- Size: RevPAR tends to penalise a larger hotel, when compared to a smaller property. Common sense suggests that it is often easier to have higher occupancy percentages in a 100-room hotel than in a 200-room hotel, especially when there are seasonal peaks and troughs (or even fluctuation between weekday and weekend occupancy levels). Consequently, the revenue per available room of a large hotel is likely to be lower than that of a smaller hotel, given similar market conditions. Therefore, hoteliers and potential investors need to consider the size of a hotel property when comparing the RevPAR performance of a specific hotel in relation to other hotel properties. It is not improbable that, due to economies of scale and incremental revenues, a large hotel has a healthier financial performance than a smaller hotel with a higher RevPAR. After all, hoteliers do not take RevPAR or percentages to the bank!
- Value Implications: Hotel values are typically based on net free cash flows rather than total revenues. While RevPAR is somewhat related to a hotel's value, it is not necessarily adequately correlated to the income capitalisation value of a hotel property. However, it can be said that changes in hotel values are often highly correlated to changes in RevPAR (reflecting an elastic relationship).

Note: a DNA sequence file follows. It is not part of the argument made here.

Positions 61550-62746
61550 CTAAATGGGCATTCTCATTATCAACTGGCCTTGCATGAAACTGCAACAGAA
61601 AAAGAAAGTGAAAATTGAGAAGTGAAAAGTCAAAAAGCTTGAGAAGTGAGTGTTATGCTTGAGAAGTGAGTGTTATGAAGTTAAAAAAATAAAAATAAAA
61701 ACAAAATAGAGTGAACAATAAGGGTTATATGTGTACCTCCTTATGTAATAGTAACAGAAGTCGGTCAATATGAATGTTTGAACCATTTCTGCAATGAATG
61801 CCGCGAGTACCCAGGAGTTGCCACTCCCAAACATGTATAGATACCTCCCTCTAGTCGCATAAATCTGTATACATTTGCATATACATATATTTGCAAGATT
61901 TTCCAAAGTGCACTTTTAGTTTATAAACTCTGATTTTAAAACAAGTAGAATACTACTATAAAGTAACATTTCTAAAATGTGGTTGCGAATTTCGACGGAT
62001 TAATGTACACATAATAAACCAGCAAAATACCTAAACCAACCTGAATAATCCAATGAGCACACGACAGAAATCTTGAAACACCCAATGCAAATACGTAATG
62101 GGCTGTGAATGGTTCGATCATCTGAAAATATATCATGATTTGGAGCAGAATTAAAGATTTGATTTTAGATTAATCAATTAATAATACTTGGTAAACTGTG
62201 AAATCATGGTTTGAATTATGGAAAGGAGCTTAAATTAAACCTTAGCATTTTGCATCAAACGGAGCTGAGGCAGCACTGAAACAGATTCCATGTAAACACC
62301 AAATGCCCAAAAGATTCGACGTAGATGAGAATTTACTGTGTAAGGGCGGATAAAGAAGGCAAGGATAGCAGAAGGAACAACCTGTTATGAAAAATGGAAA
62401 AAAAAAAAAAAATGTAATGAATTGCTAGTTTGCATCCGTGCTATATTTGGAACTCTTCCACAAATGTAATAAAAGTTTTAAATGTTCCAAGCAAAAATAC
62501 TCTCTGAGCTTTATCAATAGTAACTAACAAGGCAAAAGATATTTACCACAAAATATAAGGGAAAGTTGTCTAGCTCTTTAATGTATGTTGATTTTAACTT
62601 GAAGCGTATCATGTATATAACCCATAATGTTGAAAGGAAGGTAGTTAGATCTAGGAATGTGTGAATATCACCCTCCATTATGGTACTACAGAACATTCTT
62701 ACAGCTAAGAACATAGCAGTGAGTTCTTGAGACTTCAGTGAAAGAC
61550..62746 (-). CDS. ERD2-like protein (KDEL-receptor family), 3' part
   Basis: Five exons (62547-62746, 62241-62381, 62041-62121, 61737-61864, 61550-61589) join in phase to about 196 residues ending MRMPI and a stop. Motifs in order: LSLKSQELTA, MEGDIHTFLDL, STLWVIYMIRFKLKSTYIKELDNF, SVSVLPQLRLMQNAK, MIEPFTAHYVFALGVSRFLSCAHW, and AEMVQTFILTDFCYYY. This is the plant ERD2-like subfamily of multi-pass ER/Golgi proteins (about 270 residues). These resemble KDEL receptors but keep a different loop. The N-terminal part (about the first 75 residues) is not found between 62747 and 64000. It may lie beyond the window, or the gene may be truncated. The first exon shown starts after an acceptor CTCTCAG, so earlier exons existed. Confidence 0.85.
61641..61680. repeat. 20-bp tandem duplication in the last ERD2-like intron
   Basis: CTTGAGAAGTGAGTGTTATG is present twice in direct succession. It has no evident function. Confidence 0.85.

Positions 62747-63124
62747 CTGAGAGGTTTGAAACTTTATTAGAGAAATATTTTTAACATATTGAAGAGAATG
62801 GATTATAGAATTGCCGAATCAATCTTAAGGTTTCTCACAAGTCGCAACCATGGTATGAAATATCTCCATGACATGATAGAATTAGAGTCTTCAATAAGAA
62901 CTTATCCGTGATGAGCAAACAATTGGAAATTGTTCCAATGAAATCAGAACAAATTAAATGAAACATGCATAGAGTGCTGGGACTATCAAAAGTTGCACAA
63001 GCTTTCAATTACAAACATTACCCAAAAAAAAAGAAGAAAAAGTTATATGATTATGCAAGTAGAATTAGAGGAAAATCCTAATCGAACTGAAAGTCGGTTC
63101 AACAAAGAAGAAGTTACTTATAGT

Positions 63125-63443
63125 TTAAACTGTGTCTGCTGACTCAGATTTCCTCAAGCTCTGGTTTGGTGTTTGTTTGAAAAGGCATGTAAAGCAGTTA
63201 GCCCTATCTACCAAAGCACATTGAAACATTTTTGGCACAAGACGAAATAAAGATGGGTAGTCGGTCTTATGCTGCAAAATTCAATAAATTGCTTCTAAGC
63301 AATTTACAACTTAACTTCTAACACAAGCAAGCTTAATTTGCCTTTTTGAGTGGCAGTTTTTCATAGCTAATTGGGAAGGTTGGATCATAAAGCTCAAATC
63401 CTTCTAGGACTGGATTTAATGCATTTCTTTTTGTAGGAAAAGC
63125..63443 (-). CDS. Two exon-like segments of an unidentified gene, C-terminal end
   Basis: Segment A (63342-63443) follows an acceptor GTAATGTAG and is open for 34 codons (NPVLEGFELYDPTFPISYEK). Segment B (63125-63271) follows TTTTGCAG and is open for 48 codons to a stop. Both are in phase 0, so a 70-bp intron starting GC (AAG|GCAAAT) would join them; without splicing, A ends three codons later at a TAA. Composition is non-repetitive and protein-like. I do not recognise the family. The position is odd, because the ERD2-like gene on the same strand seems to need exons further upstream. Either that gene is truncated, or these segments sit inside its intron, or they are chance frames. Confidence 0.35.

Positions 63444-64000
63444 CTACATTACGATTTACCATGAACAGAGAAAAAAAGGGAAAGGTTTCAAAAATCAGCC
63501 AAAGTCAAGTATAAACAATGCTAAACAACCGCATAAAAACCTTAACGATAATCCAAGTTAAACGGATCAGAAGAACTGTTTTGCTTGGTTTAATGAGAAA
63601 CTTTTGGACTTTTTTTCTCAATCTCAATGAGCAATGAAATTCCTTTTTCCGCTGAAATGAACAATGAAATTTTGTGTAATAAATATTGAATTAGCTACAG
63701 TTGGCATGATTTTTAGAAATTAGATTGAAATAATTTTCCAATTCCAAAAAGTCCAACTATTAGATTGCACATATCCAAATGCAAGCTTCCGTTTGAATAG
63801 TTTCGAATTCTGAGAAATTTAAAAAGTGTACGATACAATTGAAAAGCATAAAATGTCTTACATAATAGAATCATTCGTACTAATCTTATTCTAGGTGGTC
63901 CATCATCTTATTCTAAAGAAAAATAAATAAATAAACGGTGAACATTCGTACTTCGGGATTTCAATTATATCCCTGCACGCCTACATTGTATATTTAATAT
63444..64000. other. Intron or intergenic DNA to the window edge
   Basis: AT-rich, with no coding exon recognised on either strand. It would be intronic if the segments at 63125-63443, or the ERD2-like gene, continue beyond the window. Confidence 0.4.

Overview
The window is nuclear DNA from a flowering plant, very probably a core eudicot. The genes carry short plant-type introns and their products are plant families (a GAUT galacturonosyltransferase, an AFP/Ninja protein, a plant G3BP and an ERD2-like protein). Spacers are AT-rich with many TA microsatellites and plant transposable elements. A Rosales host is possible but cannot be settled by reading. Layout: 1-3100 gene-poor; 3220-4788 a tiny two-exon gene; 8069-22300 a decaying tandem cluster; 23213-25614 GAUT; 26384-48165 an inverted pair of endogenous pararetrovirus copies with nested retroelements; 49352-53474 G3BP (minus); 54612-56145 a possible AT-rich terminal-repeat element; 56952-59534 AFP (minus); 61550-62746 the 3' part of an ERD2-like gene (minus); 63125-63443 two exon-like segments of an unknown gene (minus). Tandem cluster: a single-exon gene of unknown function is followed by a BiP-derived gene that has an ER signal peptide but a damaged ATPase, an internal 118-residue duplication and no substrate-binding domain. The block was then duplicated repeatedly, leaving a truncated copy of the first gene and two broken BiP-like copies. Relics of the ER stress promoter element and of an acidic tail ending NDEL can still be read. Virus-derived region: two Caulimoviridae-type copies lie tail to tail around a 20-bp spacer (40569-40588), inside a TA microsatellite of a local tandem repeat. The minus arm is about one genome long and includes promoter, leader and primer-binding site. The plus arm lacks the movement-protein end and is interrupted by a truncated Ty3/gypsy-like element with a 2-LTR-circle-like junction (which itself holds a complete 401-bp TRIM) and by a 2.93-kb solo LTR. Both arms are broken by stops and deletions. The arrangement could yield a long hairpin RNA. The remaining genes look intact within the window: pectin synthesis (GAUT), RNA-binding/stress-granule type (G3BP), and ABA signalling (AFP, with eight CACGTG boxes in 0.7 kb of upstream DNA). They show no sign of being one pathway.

GOPPAR, or gross operating profit per available room, is defined as total gross operating profit (GOP) per available room per day, where GOP is equal to total revenue less the total departmental and operating expenses. The following table illustrates the computation of GOPPAR.Table 1 GOPPAR Illustration (£)
While GOPPAR does not indicate the revenue mix of a hotel property, and therefore does not allow an accurate evaluation of the rooms revenue department, it does provide a clear indication of a hotel's profit potentials. Furthermore, GOPPAR can, in most cases, better reflect the profitability, management's efficiency, and underlying value of hotel properties, as a whole.Advantages of GOPPAR